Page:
Wednesday, August 01, 2012

Capgras Syndrome: Real Life Invasion of a Body Snatcher

Timothy Sexton

Remember Invasion of the Body Snatchers and how at first the good doctor played by Montgomery Clift's best friend Kevin McCarthy kept thinking people were crazy because they were convinced that their loved ones had been replaced by exact duplicates; imposters who may have looked and acted just like their wives or uncles, but who they knew were not those people? Turned out that these people had been replaced by pod people during the night. Eventually, of course, everyone in McCarthy's hometown succumbed to pod-dom, even his creepily attractive girlfriend Dana Wynter. By the movie's end McCarthy is reduced to sounding like a lunatic as he tries to convince San Francisco police that an entire town has been replaced by imposters. There is actually a psychological disorder call Capgras Syndrome that bears a strong similarity to this fear of pods from outer space.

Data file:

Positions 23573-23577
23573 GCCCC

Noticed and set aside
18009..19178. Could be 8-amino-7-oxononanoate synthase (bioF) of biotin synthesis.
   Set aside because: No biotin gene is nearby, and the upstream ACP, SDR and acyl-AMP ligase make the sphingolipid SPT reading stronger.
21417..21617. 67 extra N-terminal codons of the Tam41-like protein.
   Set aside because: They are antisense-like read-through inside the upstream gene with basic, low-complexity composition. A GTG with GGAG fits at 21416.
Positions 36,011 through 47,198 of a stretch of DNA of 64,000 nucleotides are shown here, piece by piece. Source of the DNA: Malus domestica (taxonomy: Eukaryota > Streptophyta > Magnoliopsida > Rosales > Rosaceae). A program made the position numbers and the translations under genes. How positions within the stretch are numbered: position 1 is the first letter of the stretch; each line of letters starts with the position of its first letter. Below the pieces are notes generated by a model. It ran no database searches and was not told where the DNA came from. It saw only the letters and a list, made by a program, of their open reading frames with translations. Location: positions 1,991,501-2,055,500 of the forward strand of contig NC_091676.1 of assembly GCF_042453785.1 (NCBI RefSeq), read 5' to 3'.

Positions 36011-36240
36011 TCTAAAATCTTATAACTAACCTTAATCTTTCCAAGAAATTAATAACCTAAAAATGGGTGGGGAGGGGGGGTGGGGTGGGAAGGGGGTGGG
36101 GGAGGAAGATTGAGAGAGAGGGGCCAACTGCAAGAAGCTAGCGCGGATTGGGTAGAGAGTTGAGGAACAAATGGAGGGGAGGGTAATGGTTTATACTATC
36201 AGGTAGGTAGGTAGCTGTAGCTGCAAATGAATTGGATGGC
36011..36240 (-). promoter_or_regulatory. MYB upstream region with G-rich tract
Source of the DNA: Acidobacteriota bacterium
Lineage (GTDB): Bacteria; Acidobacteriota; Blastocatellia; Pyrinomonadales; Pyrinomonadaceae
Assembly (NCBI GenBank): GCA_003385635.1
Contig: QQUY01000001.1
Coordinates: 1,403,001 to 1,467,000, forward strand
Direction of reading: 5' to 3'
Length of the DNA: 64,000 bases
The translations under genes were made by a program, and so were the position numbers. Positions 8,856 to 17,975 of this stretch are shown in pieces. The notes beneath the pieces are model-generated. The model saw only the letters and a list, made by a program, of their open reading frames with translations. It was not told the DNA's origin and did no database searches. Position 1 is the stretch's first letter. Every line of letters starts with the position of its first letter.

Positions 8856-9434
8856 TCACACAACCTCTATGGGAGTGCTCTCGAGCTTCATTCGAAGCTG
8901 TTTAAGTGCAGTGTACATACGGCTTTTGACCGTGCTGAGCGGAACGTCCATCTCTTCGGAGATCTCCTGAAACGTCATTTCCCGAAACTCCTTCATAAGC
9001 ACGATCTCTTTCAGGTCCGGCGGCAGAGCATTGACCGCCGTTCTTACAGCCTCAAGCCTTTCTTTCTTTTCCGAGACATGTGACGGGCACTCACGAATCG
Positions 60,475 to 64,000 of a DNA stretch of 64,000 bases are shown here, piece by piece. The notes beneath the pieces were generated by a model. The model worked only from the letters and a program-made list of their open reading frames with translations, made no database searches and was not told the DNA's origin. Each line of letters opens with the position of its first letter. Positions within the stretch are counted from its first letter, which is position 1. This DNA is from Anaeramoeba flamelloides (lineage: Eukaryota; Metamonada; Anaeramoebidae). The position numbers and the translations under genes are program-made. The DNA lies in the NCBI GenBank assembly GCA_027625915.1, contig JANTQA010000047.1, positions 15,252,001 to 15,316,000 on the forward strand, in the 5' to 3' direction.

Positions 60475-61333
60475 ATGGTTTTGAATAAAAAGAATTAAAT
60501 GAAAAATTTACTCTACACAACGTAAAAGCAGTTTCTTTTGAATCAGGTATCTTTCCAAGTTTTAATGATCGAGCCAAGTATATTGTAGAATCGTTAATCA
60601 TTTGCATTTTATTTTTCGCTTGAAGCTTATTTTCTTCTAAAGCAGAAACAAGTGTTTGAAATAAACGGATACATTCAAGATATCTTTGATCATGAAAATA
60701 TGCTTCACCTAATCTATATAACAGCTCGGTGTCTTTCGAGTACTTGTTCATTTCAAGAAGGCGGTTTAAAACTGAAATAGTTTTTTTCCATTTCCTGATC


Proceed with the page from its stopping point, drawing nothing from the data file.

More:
Capgras syndrome was first discovered by a French psychiatrist named J. Capgras. What a coincidence that the syndrome was discovered by a guy with the exact same name, huh? I mean what are the odds of that? Actually, in all seriousness, Capgras initially called the disorder "L'illusion de sosies", which is German for "the illusion of doubles." Every one of Capgras' original patients were women and the overwhelming number of recorded cases of Capgras Syndrome have been women, but men have hardly been immune to it. There is some divergence in whether Capgras Syndrome is deserving of being a disorder on its own. While the French, as you might expect, have defined it as a mental disorder, in America and some the countries it is typically viewed as a symptom of a larger disorder such as paranoid schizophrenia or manic depression.
Article continues

I recently witnessed this disorder first hand, it sent a chill down my spine to say the least. The person was much calmer than the guy in the movie, but was very afraid and convinced that her husband was no longer the same person. Yeah he looked the same and sounded the same, but it was "not really him".


diane said...

There's another term for it: Manchurian Candidate. But could that possibly be what you were driving at?

texlahoma said...

Diane - You are getting to know me pretty well, but no, I wasn't thinking that deeply.
I use to work in a mental hospital and took a few psychology classes, I think mental illness is fascinating. When people ask me how long I worked on a mental ward my standard reply is
"Apparently, just a little too long."

diane said...

That IS interesting work Tex.

Blog Archive